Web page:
How (and Why) to Have Family Devotions with Your Speech-Delayed Children - Under God's Mighty Hand

Talking Together – Family Devotions with Speech-Delayed Children {Plus a Giveaway!}

Many of you who have read here before know that my son doesn’t talk. He verbalizes approximations and his exuberant social skills help him make his needs and emotions known, but sign language is his main mode of communication.

How (and Why) to Have Family Devotions with Your Speech-Delayed Children - Under God's Mighty Hand

When I hear of families enjoying devotions together at mealtimes and bedtimes, I hear of quality conversations occurring. Questions from their five-year-olds that astound parents, sweet memories discussed, and growth developing.

My son can’t exactly do that, yet.

Our situation leads to the question: should we still attempt family devotions?

Hopefully your instant reaction is the same as mine: Yes. But, why? What “good” can it do if he can’t discuss? And how?

Why Have Family Devotions With Your Speech-Delayed Child

  • Anything positive where we include speech-delayed children helps boost confidence in their own communication skills and worth.
  • The more they (or any of us, really) hear God’s Word, the deeper those truths permeate.
  • As we model typical conversation, our children pick up on the small nuances of discussion.
  • More discussion provides more opportunities for communication practice (through speech or sign or other modes of communication).

Strategies for Including Speech-Delayed Children in Family Devotions

  • Ask appropriate questions for your child’s speech level. “Yes” or “no” questions help if your child can distinguish correct answers, yet hasn’t developed the communication abilities needed to provide lengthy answers.
  • Help your child recall events. If you’re asking about events from the day, give small hints as to where you went or who you saw. Using several question words (who, what, when, where) might help your child narrow down how to respond. (This currently helps my son, whose memory works well, but seems to have a hard time picking what detail to “verbally” recall sometimes.)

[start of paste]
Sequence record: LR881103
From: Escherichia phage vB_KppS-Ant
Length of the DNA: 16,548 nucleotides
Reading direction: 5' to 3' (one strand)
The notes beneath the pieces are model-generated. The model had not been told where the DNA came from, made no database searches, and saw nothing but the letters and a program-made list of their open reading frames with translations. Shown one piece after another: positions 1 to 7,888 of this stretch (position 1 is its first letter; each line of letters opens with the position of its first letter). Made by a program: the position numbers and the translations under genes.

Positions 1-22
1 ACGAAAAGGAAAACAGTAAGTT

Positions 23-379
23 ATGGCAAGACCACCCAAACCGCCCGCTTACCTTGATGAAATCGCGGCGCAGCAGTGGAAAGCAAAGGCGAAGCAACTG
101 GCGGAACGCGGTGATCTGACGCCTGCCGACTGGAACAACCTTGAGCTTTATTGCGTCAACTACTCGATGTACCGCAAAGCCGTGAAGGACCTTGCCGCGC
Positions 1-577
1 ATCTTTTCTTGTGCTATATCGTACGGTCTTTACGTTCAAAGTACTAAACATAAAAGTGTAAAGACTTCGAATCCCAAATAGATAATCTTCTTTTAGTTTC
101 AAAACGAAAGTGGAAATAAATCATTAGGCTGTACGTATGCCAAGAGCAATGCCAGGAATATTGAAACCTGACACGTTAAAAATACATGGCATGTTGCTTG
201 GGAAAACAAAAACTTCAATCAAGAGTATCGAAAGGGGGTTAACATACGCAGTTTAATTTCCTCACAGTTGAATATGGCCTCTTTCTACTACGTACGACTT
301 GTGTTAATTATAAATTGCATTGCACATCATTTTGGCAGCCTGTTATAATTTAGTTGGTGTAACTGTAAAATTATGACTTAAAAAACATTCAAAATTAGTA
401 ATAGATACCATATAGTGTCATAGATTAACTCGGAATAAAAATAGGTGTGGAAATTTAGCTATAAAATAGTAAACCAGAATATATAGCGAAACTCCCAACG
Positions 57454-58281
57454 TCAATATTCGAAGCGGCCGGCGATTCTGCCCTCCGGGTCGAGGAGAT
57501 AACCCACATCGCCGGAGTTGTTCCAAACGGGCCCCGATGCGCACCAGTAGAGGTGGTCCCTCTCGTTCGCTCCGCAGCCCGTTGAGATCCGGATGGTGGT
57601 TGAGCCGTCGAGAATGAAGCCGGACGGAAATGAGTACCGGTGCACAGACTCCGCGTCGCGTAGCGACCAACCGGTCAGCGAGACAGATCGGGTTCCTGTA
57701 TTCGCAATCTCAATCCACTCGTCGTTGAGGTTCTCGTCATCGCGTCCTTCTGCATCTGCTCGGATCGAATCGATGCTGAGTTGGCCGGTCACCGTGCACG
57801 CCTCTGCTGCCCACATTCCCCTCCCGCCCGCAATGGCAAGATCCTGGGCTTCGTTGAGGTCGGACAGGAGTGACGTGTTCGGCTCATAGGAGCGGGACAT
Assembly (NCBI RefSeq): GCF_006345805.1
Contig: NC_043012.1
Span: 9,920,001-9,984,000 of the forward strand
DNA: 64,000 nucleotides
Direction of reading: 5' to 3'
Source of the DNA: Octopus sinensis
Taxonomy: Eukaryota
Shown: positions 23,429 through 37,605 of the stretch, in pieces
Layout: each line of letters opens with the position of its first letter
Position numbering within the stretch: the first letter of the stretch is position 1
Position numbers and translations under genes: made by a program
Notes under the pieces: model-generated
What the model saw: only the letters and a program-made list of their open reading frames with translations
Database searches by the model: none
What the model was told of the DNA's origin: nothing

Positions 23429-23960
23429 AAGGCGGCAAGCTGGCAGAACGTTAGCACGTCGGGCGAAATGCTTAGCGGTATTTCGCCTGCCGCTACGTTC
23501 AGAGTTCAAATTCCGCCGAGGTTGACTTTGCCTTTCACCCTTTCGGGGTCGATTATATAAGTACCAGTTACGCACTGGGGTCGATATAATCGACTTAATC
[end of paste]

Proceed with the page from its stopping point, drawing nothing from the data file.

• Give opportunities for your child to practice skills. While my son cannot talk, he loves anything to do with letters and reading. He currently has about 75 sight words he has memorized and can sign when he reads them. When we come across a word he knows in our reading, he gets to read it.
  • Give your child a turn anyway. Sometimes my son just wants to be a part of the conversation. Everyone else at the table might have said something, and he just wants to talk. So, he gets a turn, too, using his own “babble” to say whatever he wants to say. (And we love it!)

A Review and Giveaway

I recently had to the opportunity to take a look at Adventures in Odyssey’s Whit’s End Mealtime Devotions, written by Tricia Goyer, Crystal Bowman, and John Avery Whittaker.

Each page of this family devotional includes a mealtime-themed devotion. The devotions begin with a short “mealtime prayer,” then include an “appetizer” with questions to get families talking and bonding, a “main course” with faith-focused discussions or activities, “table talk” questions, and end with “vitamins and minerals” (Scripture) to read together. Whit's End Mealtime Devotions by Tricia Goyer

While many of the discussion questions offered will be easier for children with verbal abilities to participate in, these family devotions also include activities to complete as a family. Many of these activities have hands-on components, like a darkness/light comparison blindfold activity from the “150 Watts” devotion to spur discussions on God as light. I love that the book includes specific devotions for holidays, birthdays, and other special events.

Especially geared for kids ages 4 or so through about age 12, Whit’s End Mealtime Devotions provide fun, applicable ways to develop faith-based family conversations.

See the table of contents and few first devotions here.